Fed. R. Evid. 609.

As written, Rule 609 is subject to the balancing required in Rule 403. In this regard, Rule 403 of the Federal Rules of Evidence provides that:

Although relevant, evidence may be excluded if its probative value is substantially outweighed by the danger of unfair prejudice, confusion of the issues, or misleading the jury, or by considerations of undue delay, waste of time, or needless presentation of cumulative evidence.

Fed. R. Evid. 403. Although evidence may be excluded pursuant to Rule 403 prior to trial, the Third Circuit has cautioned that "pretrial Rule 403 exclusions should rarely be granted. . . . Excluding evidence as being more prejudicial than probative at the pretrial stage is an extreme measure that is rarely necessary, because no harm is done by admitting it at that stage." In re Paoli R. Yard PCB Litig., 916 F.2d 829, 859 (3d Cir. 1990); see also, Spain v. Gallegos, 26 F.3d 439, 453 (3d Cir. 1994) (noting the Third Circuit's "cautious approach to Rule 403 exclusions at the pretrial stage . . . ."). Moreover, the Third Circuit has characterized Rule 403 as a "trial-oriented rule" such that "[p]recipitous Rule 403 determinations, before the challenging party has had an opportunity to develop the record, are . . . unfair and improper." In re Paoli R. Yard PCB Litig., 916 F.2d at 859.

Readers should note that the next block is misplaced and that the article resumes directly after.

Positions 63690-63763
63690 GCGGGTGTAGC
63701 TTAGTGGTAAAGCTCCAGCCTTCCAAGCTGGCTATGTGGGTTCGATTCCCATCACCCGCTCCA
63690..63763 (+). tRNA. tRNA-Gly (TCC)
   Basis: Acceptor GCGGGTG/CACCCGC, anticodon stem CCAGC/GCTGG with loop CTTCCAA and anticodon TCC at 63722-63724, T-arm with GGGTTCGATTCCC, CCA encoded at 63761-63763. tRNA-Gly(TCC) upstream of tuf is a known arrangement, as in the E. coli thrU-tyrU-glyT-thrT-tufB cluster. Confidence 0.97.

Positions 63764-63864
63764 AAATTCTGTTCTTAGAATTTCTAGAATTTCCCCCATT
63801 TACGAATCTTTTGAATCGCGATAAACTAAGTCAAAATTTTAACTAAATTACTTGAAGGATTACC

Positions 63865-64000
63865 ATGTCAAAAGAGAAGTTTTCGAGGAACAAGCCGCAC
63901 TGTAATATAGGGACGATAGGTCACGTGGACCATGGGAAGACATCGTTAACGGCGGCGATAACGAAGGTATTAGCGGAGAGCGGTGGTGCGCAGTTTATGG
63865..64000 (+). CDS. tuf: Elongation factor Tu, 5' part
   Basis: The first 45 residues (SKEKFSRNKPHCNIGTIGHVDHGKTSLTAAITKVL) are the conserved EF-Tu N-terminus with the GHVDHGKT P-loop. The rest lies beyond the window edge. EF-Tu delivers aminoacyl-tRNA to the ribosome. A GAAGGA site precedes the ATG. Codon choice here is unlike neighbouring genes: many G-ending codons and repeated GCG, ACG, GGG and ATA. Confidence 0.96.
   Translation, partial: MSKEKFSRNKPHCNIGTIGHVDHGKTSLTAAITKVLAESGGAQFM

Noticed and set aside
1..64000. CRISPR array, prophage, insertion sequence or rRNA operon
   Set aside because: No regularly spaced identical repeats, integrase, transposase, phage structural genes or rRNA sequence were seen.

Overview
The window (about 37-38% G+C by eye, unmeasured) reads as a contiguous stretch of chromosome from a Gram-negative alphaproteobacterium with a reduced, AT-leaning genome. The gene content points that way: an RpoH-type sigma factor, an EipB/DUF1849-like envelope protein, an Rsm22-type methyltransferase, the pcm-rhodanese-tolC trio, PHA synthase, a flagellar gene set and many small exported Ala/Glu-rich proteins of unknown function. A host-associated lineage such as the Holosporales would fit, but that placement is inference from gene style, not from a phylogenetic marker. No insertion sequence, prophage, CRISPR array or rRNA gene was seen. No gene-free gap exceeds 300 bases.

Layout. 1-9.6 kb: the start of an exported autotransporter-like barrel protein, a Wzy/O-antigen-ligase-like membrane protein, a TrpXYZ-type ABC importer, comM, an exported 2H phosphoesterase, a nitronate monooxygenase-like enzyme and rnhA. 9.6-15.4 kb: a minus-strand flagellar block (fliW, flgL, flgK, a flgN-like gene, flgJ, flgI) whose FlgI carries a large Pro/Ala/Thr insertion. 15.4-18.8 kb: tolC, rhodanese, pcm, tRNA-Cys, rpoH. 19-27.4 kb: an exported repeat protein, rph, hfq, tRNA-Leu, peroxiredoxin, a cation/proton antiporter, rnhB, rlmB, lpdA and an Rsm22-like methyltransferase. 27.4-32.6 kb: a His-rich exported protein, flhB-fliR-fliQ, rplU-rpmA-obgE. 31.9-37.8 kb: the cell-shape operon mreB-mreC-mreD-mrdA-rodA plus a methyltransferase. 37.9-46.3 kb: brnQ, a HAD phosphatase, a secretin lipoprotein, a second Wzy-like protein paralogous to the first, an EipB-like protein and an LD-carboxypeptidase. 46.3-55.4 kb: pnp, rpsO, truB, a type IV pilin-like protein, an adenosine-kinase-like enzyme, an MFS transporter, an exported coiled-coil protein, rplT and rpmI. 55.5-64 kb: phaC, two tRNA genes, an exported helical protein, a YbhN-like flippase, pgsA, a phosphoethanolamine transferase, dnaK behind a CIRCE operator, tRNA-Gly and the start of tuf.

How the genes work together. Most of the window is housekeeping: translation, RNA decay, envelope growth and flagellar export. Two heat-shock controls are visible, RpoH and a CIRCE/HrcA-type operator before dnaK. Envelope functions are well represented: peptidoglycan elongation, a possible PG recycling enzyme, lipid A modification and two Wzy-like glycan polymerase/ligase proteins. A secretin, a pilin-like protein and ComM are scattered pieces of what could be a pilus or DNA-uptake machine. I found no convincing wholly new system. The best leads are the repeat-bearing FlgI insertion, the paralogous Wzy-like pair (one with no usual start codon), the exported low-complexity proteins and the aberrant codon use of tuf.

Upon consideration of the parties' competing positions on the relevance and potential for prejudice regarding the witnesses' prior convictions, and mindful of the Third Circuit's cautious approach to Rule 403 challenges, we find that Plaintiff's motion to exclude evidence of the witnesses' convictions should be denied without prejudice.